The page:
6. 10 Reasons Why Yangshuo is Still Awesome

Karst mountains in Yangshuo.

Karst mountains in Yangshuo.

Yangshuo may be one of the most popular tourist destinations in China, which gives it a bad rap amongst some travelers. If you can look beyond the chaotic main street and the awful tourist traps, however, this is still a great place to visit and explore.

5. Why Spring Festival Sucks

You’ve gotta get the yin with the yang, right? So what better way to follow up a post about how awesome something is than with one talking about how much something sucks? In all seriousness, though, there are quite a few reasons why the biggest holiday in China is actually kind of terrible.

4. Longji Rice Terraces

The Dragon's Backbone

The Dragon’s Backbone

When it comes to jaw-dropping landscapes, few places can compete with the Dragon’s Backbone rice terraces in Guangxi. Walking amongst the terraced paddy fields for two days was an incredible experience, and it’s something I highly recommend travelers to China check out.

3. My New Home – Kunming

Kunming's famous seagulls.

Kunming’s famous seagulls.

The Spring City will always have a place in my heart as potentially the last place I ever lived in China. I had an amazing year living and working there, exploring Yunnan province in my free time. This post is a great way to learn more about Kunming, and it’ll also help you with your Chinese reading.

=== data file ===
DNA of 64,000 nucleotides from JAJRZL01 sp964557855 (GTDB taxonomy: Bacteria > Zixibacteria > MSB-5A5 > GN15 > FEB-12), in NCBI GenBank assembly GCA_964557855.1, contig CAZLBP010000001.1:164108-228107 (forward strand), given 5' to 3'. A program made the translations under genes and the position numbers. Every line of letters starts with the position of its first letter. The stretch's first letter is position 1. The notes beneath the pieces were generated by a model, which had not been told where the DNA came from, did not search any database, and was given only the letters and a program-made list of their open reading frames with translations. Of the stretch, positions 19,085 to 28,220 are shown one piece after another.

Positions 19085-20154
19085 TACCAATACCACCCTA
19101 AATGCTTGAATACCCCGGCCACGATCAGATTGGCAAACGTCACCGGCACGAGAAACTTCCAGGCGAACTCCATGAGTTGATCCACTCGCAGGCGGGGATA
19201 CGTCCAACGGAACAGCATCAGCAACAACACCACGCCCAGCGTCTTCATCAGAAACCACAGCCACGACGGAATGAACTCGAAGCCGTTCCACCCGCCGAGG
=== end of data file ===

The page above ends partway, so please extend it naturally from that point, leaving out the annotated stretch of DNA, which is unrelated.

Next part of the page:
2. Exploring the Fujian Tulou

The Chuxi group from above.

The Chuxi group from above.

Over the years, I’ve been to a lot of awesome places in China – the Great Wall, Jiuzhaigou National Park, the Terracotta Warriors. There was one place, however, that I had been longing to see with my own two eyes – the epic tulou villages in Fujian province. Learn more about them and check out tons of pictures in this post.

1. So Long, and Thanks for All the Rice



After 5+ years of living, working, studying, and traveling in China, I finally decided to bid farewell to my 2nd home. Reflecting on the amazing experience, I spent a few hours writing out my thoughts. Moving to China seemed like a crazy idea back in 2008, but it turned out to be one of the best decisions I’ve ever made. To anyone considering a move to China, let my story serve as motivation.